This year’s Hype Cycle for Data Management included a new innovation profile for DataOps, a fledging term that’s just entering the story of some data integration and data pipeline vendors. Since I was one of the authors on the DataOps profile, I wanted to clarify a few things for end users likely seeing this term for the first time. We’ve defined DataOps as:
…a collaborative data management practice focused on improving the communication, integration and automation of data flows between data managers and consumers across an organization. The goal of DataOps is to create predictable delivery and change management of data, data models and related artifacts. DataOps uses technology to automate data delivery with the appropriate levels of security, quality and metadata to improve the use and value of data in a dynamic environment.
First off, don’t get bilked. Just because a new topic shows up on a Hype Cycle doesn’t mean Gartner’s validating it as a legitimate topic you should be spending money or time on. The appearance of DataOps on a Hype Cycle means just that – we’re recognizing there’s some hype around a new term or topic. (If you’re a Gartner client, you can read the full profile here.)
You cannot buy DataOps
While the hype is a long way from peaking, we expect vendors to begin to use this term to denote an entire category of tools encapsulating self-service data preparation, streaming data ingestion and, likely, traditional data integration. Add in some level of automation or machine learning, and you can expect a massive amount of hype, competitive messaging and overpromises, all within the short term. The net result will be the dilution of DataOps as a concept until best practices, and next practices, emerge. However, DataOps is a practice, not a technology or tool; you cannot buy it in an application. It’s a cultural change supported by tooling, and many of your existing tools may be adequate to bring in the required levels of automation demanded by DataOps.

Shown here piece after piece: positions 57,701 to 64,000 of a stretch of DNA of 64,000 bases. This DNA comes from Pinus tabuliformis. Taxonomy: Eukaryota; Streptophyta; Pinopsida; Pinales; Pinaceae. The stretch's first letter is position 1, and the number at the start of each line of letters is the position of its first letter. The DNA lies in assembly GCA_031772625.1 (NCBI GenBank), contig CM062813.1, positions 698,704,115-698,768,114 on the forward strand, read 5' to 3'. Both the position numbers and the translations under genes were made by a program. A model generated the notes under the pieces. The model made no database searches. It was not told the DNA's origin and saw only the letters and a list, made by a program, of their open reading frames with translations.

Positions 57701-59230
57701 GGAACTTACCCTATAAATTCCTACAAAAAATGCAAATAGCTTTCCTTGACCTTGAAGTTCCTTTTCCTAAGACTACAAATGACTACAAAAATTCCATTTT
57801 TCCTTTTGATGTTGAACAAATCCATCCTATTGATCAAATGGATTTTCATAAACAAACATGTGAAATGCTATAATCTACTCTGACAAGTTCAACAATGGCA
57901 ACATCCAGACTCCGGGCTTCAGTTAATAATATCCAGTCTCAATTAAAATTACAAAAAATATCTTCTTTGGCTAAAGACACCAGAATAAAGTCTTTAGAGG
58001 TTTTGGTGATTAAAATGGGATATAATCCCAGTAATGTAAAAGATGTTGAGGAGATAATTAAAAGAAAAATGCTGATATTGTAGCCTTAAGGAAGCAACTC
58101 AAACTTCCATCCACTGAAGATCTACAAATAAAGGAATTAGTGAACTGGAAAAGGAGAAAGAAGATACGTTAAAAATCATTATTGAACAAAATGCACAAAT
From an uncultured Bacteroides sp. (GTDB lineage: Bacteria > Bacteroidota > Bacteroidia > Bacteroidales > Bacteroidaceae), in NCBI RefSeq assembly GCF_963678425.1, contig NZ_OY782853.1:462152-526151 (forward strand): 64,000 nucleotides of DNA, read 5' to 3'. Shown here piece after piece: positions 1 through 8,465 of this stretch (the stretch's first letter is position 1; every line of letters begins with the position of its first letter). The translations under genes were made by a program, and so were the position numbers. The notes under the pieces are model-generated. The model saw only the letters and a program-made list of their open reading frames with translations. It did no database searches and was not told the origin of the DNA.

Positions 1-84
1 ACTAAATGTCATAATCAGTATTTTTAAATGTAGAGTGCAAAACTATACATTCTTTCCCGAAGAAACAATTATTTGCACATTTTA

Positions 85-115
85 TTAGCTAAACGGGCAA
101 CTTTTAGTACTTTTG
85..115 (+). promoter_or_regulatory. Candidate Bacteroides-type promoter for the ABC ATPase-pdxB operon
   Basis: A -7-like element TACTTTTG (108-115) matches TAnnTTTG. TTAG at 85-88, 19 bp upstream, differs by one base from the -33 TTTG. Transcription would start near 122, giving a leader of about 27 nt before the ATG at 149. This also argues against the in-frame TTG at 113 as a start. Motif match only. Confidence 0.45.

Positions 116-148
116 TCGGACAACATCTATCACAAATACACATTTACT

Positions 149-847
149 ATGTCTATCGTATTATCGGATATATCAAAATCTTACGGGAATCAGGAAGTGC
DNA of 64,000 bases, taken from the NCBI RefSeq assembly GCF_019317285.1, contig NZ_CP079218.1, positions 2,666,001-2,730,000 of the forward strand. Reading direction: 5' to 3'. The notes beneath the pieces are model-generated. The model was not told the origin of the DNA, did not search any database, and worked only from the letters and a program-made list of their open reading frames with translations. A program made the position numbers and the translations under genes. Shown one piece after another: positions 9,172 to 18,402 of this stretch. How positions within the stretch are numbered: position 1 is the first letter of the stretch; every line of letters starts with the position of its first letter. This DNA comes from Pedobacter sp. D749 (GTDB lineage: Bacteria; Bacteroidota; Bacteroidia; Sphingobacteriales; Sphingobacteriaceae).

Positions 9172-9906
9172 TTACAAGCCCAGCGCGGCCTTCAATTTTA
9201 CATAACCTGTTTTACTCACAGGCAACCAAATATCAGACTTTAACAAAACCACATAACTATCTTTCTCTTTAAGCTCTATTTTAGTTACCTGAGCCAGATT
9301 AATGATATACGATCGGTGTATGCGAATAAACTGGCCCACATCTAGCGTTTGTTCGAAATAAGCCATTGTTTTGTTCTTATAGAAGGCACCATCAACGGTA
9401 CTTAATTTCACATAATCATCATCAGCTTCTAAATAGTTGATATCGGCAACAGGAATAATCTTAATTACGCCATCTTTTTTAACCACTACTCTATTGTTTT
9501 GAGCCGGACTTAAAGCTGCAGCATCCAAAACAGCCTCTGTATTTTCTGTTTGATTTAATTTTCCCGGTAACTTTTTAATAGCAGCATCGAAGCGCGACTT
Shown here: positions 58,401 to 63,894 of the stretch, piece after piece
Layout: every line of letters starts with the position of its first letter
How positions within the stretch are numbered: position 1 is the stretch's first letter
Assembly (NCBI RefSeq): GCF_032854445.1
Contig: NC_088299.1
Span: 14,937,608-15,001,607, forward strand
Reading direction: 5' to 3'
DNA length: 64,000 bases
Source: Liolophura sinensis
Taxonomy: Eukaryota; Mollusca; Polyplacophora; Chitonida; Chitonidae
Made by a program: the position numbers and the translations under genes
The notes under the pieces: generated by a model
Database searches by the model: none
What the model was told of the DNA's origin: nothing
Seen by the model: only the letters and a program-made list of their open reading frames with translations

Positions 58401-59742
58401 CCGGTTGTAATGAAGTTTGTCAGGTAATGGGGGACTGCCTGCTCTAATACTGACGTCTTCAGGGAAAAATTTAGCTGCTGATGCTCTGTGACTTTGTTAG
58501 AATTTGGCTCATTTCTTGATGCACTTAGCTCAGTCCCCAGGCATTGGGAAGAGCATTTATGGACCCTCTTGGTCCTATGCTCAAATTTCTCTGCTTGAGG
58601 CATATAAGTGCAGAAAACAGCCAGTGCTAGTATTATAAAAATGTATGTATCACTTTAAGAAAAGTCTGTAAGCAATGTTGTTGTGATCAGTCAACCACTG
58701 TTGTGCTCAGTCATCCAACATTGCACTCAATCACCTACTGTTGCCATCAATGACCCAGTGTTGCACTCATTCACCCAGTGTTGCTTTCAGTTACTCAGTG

DataOps is about organizational change
Like DevOps, the core of DataOps is a new way of working and collaborating. Unlike DevOps, DataOps collaboration typically occurs between technical and non-technical staff. Because this experience and skills mismatch creates a language barrier between these two parties, we believe a core enabler of DataOps will be something we’re calling data literacy. Data literacy is the ability to read, write and communicate data in context, including an understanding of data sources and constructs, analytical methods and techniques applied, and the ability to describe the use case, the application and resulting value. (Valerie Logan is heading up our data literacy work. For more on data literacy, you can find an excellent special report here.)
Over the short term, we expect to put out some early research on DataOps. Currently, there are no standards or known frameworks for DataOps. Today’s loose interpretation makes it difficult to know where to begin, what success looks like, or if organizations are even “doing DataOps” at all. We want to add some clarity. As always, a core driver of our research is real-world examples and use cases. If your organization is pursuing DataOps, or planning to pursue it, I’d love to speak with you. Leave your contact information in the comments.
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